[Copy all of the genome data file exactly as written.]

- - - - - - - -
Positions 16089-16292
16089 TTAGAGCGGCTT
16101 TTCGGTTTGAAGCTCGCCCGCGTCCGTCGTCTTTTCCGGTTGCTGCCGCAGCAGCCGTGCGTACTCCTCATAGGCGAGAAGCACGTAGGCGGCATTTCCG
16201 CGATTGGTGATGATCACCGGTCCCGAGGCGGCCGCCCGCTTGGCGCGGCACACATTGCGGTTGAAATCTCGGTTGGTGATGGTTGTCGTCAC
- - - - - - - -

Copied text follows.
Positions 16089-16292
16089 TTAGAGCGGCTT
16101 TTCGGTTTGAAGCTCGCCCGCGTCCGTCGTCTTTTCCGGTTGCTGCCGCAGCAGCCGTGCGTACTCCTCATAGGCGAGAAGCACGTAGGCGGCATTTCCG
16201 CGATTGGTGATGATCACCGGTCCCGAGGCGGCCGCCCGCTTGGCGCGGCACACATTGCGGTTGAAATCTCGGTTGGTGATGGTTGTCGTCAC